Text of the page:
The 'after chapters, 4 and 5, consider the poetry of George Eliot and Robert Browning, respectively, as these develop after the 1850s in conversation with an established scientific discourse of the embodied mind. Chapter 4 progresses through Eliot's poetic fiction Silas Marner, through the exploration of the poet's mind in 'The Lifted Veil', the use of poetic epigraphs (from the poems of others as well as her own) in fiction, and culminating in readings of Eliot's free-standing verse. So well-known for her interest in contemporary science, Eliot manifests in her poetry a shift towards the metaphysical; and in spite of The Spanish Gypsy apparently equating 'soul' with 'race memory', the poems reveal an Eliot resisting the psychological materialism she tests. The return to Browning in Chapter 5, like that to Tennyson in Chapter 3, emphasizes how thoroughly these concerns presented career-long challenges to the poets themselves, the details of which undermine any simple picture of an overarching Victorian attitude. Here, action becomes a key term in Tate's readings. As the individual speakers in The Ring and the Book wrestle with the relations among thoughts and actions (including speech and writing poetry), meaning and morality, Browning acts through the poem itself to reconcile science and religion and 'to "save the soul" by educating its readers about how psychology works' (181).

The Poet's Mind is especially impressive in the apparent ease with which it clarifies such challenging and changing concepts as Brain, Mind, and Soul, without a hint of the reductive. While these terms may reasonably evoke a continuum from the fully somatic to the immaterial and immortal, where each term sits on such a continuum, and how each affects the others, remain constantly in question - for Tate himself as for the poets he reads so deftly. It is, perhaps, his sensitivity to poetic form and language that makes Tate's case so compelling, his close-readings often providing the characteristic 'but' that undermines dominant readings. The Poet's Mind makes clear how poetic form itself serves as a means of exploring the embodied mind - how Tennyson's binaries, Browning's dramatic monologues, even Clough's hexameter, enjambment, and what Tate terms 'syntactic violence' are deployed in the service of poetic analysis. Tennyson's model of a divided mind, for example, earlier formulated through the eponymous 'Two Voices', is subject to further exploration via the very structure of In Memoriam: 'While the formal identity of the elegy's stanza's functions to an extent as a "mechanic exercise" that soothes the speaker's mental upheaval', emphasizing stability and inertia that resist the prospect of a fully corporeal and mutable self, 'the abba rhyme scheme reinforces more than it counteracts the poem's representation of a changing and self-doubting mind' (97).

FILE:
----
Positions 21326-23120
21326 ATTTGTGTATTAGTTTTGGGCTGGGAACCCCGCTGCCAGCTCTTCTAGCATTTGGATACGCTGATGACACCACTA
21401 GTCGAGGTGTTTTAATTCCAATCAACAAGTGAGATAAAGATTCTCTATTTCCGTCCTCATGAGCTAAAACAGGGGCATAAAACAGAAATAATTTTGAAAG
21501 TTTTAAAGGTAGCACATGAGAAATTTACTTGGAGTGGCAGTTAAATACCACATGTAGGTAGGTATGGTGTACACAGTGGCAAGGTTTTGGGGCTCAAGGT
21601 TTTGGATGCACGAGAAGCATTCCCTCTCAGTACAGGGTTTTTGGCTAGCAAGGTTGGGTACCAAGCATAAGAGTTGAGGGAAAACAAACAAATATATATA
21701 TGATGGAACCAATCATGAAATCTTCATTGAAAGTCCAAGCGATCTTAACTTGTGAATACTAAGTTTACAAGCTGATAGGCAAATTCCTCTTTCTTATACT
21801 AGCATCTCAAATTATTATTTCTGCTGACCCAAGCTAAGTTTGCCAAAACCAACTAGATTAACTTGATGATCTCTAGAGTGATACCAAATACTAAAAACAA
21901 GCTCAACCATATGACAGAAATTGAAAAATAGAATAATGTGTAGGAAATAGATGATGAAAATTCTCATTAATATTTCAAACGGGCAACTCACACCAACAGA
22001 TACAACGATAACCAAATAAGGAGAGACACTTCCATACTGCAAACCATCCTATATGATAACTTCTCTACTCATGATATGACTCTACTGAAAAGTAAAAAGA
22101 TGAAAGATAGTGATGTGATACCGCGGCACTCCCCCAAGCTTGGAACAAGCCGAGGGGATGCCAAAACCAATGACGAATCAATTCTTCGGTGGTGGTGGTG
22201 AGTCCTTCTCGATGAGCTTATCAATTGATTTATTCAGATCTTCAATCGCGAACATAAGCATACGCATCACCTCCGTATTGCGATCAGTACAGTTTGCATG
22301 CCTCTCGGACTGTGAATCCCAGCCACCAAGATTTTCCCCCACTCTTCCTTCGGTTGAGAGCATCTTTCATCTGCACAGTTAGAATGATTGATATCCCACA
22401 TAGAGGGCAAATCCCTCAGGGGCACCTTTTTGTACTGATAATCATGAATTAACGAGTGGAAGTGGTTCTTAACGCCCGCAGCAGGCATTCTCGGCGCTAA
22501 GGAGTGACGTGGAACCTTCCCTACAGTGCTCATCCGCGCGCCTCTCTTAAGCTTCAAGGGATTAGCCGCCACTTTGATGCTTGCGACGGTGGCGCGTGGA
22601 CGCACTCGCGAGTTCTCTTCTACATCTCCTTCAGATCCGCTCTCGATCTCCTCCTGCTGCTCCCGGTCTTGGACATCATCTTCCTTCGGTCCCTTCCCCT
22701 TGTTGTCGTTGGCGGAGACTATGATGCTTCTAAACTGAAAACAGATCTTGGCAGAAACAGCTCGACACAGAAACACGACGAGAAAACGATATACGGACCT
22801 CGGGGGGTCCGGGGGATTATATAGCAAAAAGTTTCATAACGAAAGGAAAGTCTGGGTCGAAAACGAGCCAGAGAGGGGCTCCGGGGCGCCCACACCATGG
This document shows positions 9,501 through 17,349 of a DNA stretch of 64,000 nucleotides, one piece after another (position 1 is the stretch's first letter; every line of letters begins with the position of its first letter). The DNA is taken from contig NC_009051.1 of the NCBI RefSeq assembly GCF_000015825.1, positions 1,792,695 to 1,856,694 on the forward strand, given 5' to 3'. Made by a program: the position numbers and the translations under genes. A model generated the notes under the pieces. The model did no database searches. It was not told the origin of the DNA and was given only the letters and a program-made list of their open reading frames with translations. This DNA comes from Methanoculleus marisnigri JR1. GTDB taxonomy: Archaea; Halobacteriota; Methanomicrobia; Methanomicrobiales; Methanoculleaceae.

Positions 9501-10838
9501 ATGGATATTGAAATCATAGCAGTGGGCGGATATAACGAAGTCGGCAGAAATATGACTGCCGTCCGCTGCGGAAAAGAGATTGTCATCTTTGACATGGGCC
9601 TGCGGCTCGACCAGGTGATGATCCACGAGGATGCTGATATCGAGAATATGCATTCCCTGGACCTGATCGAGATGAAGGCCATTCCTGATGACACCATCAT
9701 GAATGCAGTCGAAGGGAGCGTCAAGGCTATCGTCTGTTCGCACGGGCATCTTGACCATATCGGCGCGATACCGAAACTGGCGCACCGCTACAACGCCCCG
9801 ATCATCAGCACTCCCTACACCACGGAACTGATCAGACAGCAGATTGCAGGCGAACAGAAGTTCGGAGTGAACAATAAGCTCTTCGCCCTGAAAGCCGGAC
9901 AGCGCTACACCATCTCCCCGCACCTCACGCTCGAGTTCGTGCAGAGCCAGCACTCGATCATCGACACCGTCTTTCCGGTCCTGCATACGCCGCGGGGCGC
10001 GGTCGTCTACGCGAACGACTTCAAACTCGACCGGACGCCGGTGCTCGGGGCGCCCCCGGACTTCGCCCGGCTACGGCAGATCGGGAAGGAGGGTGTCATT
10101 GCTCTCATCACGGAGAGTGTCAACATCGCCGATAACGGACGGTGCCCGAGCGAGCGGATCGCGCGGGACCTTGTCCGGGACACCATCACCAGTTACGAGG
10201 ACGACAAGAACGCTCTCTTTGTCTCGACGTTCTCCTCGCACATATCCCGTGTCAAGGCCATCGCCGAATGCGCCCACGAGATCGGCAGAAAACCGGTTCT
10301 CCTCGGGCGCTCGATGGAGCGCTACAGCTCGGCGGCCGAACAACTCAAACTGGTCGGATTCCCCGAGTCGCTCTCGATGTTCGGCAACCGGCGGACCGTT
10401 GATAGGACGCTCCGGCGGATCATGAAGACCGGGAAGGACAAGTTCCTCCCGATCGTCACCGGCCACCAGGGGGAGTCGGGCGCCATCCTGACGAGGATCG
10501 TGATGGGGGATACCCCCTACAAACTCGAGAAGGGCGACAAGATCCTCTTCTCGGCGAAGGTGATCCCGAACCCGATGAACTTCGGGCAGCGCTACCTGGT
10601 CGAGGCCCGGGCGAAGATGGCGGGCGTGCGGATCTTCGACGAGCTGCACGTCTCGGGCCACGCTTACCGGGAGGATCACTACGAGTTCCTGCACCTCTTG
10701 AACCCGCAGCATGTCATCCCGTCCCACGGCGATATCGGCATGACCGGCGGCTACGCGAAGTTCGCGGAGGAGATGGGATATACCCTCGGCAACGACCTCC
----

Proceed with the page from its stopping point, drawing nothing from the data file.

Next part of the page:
Also impressive is how apparently effortlessly Tate moves between such close attention to the poems and the critical and scientific contexts that surround them. The Poet's Mind wears its considerable erudition lightly. As sensitive to the influence of spasmodic poetry as to theories of associationism, Tate reads the readings, addressing not only the limitations of recent criticism, but also identifying such selective appropriations as Herbert Spencer makes, for example, in a letter to Tennyson, sent with a copy of his book The Principles of Psychology. In his letter, Spencer quotes three lines of 'The Two Voices' that affirm 'an accord between poetry and physiological psychology' in spite of the focus of the larger passage on the progress of the soul (43). In a study of poetry, at a time when it was called upon both to inculcate higher truths and to study the workings of the mind, to pursue the fragile mutability of the body and brain, even as it reassures regarding the permanence and stability of the self or the soul, the intellectual agility Gregory Tate manifests seems absolutely necessary. It also makes The Poet's Mind a pleasure to read.

Barri J. Gold (Muhlenberg College)